The Power of Purging Part Two
“Give more things away. Your life will feel lighter. Your heart will feel warmer. The world will be better.”
– Joshua Becker
Hallo! As I mentioned in last week’s blog, I have been spending quite a bit of time lately going through all sorts of boxes in my garage…purging, sorting, tossing. Where does it all come from?!
But I must admit, the stacks of boxes do seem to be dwindling somewhat 😊
Here’s a happy story (buried under death, death & more death, of course):
While going through some of John’s police-related boxes the other day, I came across a plastic bag with a $20 bill and some coins. This was the cash that happened to be in John’s pocket when he died. I remember the medical staff giving it to me in the hospital – before I’d even seen John in Emergency.
For some reason, I had held onto it for two decades.
I put the cash in my wallet…knowing I would know how best to put in back into circulation, when the right opportunity arose.
Then I moved on to dealing with all of Sadie’s (my beloved Retriever who passed away 18 months ago) things.
What a FUN way to spend the holidays during a pandemic! Let’s turn off the relentless stream of incredibly bad news (that, unbelievably, just seems to be getting worse) and focus on some past personal sorrow…yay!Nobody said decluttering and purging was an easy or enjoyable task. If it was, we’d all tackle our old stuff - physical and otherwise - a heck of a lot sooner. Click To Tweet
But honestly, I actually felt pretty good going through all Sadie’s belongings…from her (impressive) ball collection 😊, stuffies, toys and chewies through to her many beds, blankets, towels, harnesses, leashes, collars, medications, ear-cleaning solutions…and wait, even more meds.
That dog received better medical care than most humans on the planet. That hound was loved. And it was that love – the love I had for her and she had for me, and the happy memories of the fabulous five years we had together – that I felt, going through all her things…not the sadness of losing her.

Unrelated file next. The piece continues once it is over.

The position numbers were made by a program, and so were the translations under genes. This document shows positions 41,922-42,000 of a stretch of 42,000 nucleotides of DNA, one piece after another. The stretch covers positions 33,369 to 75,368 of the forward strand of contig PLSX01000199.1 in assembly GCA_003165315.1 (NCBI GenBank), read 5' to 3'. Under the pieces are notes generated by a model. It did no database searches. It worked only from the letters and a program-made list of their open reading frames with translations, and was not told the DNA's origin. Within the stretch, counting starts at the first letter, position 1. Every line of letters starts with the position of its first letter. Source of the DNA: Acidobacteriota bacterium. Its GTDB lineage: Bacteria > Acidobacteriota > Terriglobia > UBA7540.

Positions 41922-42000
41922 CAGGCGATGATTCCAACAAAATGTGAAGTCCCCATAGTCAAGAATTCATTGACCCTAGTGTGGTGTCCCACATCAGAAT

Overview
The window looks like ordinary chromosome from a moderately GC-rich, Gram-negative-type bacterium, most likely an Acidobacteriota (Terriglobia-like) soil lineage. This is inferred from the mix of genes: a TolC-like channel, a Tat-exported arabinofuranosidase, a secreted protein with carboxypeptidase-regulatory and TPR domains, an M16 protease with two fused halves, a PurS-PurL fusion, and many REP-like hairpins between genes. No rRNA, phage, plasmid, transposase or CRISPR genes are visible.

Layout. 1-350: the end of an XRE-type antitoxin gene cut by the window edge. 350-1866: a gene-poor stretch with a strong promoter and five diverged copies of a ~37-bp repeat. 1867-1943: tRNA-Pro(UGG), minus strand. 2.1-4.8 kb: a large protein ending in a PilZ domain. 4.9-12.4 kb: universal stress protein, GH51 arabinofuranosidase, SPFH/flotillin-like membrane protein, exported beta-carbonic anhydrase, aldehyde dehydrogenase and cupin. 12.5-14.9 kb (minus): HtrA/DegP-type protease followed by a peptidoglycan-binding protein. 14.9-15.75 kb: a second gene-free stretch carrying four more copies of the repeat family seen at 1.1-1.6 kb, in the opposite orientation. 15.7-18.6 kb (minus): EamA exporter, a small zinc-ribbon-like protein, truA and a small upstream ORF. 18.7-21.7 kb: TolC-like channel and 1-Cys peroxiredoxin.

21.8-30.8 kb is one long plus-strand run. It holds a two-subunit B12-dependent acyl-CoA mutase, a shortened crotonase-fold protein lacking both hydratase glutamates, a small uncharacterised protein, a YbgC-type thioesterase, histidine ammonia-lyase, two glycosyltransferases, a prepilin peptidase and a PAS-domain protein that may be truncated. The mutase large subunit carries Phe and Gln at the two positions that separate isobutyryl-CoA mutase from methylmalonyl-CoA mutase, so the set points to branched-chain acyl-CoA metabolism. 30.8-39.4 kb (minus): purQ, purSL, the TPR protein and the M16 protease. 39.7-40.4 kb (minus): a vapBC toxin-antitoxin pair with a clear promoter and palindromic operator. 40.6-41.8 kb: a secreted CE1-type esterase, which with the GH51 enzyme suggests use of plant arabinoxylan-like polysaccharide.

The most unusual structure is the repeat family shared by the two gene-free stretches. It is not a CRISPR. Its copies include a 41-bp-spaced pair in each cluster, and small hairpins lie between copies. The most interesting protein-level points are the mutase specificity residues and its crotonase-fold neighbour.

But on a practical note, what to do with all the old meds?
I knew I wasn’t supposed to flush the pills down the toilet or thrown them in the garbage. So I took them all (a rather large bag-full) to my local pharmacy for them to dispose of safely. The pharmacist took one look at the sheer quantity of pills and sent me to the nearest vet.
At the vet, I plopped down my bag o’ pills and asked the lady behind the counter if they would take them.
Her eyes lit up. “Yes!”
Get this: they don’t have to destroy them. Because most of the pills were in their original containers, they would still be able to use them (as long as they hadn’t expired). In fact, they even had a donation program that accepted unused medications – which could be offered to clients who wouldn’t otherwise be able to pay for the expensive meds for their dog.
Yay! I drove away from the vet feeling HAPPY…and significantly lighter.
Two days later, I took my old Christmas tree to the SPCA to be chipped. Guess what I used to make my donation? The $20 bill John had in his pocket the night he died. And boy…did it ever feel good to physically pass that money along to a charity as near and dear to my heart as the SPCA.
I also gave them a big box full of towels, blankets, comforters, leashes, harnesses, and collars 😊
Don’t worry…I still have plenty of dog stuff left, for when I do get another pooch someday. Sadie’s extensive ball collection and basket-full of (now clean) stuffed animals and chew-toys are in my garage, ready and waiting to be loved again…when the time is right to open my heart and home to another hound.
Take care, stay well & thanks for reading!
Related Blogs by Maryanne
Maryanne Pope is the author of A Widow’s Awakening, the playwright of Saviour and the screenwriter of God’s Country. Maryanne is CEO of Pink Gazelle Productions and a Director with the John Petropoulos Memorial Fund. To receive her weekly blog, Weekly Words of Wisdom, subscribe here.